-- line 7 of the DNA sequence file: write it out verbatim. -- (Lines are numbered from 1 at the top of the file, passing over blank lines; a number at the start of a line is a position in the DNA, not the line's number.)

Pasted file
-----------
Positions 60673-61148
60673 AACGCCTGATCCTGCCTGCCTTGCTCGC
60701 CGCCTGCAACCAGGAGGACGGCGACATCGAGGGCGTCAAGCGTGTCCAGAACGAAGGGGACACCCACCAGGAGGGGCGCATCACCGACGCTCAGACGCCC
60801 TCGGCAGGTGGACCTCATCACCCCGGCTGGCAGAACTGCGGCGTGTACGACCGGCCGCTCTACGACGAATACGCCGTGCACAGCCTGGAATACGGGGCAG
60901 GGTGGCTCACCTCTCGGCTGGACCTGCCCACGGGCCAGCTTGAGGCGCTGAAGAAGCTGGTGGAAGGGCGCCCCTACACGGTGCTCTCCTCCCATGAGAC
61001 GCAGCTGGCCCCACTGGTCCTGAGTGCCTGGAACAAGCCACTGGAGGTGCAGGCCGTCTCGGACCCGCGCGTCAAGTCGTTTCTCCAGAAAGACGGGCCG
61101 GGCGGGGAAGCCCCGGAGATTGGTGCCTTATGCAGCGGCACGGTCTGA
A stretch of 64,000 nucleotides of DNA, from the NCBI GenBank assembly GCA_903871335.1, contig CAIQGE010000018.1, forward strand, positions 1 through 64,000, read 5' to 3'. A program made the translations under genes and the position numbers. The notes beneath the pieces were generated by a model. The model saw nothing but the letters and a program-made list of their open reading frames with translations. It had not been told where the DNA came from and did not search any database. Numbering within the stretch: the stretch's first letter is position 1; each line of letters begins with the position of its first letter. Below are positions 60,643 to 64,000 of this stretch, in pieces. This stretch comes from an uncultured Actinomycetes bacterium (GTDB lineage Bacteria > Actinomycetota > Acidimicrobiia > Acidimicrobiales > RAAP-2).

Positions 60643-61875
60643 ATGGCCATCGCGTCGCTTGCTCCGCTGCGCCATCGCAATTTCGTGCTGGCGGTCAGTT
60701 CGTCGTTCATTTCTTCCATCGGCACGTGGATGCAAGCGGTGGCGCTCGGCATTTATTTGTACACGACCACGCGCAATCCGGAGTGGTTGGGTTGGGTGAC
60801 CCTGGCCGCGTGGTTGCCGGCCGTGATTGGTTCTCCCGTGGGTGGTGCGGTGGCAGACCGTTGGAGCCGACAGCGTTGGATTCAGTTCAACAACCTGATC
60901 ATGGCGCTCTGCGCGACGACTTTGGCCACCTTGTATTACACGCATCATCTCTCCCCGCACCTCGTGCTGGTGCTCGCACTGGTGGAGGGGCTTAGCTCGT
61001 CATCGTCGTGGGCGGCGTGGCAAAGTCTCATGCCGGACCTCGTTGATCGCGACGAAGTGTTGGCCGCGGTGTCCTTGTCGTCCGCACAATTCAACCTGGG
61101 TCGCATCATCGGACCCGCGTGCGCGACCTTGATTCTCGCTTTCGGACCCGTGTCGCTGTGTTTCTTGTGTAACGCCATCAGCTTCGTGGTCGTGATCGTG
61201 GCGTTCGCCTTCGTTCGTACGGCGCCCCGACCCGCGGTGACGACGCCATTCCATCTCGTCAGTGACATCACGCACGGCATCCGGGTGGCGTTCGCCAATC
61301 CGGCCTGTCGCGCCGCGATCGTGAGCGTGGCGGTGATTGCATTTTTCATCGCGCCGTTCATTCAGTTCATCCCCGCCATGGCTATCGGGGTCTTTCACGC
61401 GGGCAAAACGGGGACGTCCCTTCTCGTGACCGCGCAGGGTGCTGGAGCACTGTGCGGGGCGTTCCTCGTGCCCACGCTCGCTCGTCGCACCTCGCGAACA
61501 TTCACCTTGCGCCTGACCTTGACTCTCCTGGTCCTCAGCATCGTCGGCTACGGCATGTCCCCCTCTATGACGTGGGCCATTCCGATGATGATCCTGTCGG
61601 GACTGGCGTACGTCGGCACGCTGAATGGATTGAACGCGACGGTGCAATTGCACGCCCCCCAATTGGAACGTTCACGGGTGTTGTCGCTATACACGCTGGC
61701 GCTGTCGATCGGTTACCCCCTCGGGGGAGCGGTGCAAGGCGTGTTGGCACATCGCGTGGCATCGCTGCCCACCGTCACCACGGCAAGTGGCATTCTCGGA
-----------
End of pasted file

61101 GGCGGGGAAGCCCCGGAGATTGGTGCCTTATGCAGCGGCACGGTCTGA